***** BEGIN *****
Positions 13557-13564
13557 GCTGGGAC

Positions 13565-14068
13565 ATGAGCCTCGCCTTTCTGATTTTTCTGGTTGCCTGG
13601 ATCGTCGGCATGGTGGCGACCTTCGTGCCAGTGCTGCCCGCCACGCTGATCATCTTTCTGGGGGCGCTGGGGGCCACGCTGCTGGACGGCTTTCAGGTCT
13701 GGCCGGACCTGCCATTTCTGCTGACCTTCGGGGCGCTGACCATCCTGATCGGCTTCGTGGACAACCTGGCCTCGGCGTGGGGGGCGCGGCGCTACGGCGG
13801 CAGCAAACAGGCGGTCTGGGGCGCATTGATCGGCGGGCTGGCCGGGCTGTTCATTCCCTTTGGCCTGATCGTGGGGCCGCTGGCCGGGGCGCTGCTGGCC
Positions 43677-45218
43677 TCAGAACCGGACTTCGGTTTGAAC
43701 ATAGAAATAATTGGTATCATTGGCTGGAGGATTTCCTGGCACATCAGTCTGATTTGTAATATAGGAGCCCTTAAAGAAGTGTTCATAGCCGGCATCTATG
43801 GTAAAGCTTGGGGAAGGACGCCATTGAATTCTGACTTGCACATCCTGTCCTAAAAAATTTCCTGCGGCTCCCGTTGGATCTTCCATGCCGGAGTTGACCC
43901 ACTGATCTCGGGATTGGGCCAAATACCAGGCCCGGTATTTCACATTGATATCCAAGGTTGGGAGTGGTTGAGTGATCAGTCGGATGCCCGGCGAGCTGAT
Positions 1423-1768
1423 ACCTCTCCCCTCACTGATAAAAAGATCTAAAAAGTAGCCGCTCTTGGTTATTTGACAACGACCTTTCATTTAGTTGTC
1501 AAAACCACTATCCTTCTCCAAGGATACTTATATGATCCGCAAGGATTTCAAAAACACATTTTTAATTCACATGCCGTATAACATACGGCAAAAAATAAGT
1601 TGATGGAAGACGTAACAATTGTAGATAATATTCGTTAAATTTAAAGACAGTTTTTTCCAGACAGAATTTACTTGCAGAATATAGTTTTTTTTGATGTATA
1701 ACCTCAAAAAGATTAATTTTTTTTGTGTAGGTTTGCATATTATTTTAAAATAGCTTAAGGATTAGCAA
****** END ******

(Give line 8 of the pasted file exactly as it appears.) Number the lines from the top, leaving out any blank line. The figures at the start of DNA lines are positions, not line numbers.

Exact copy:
Positions 43677-45218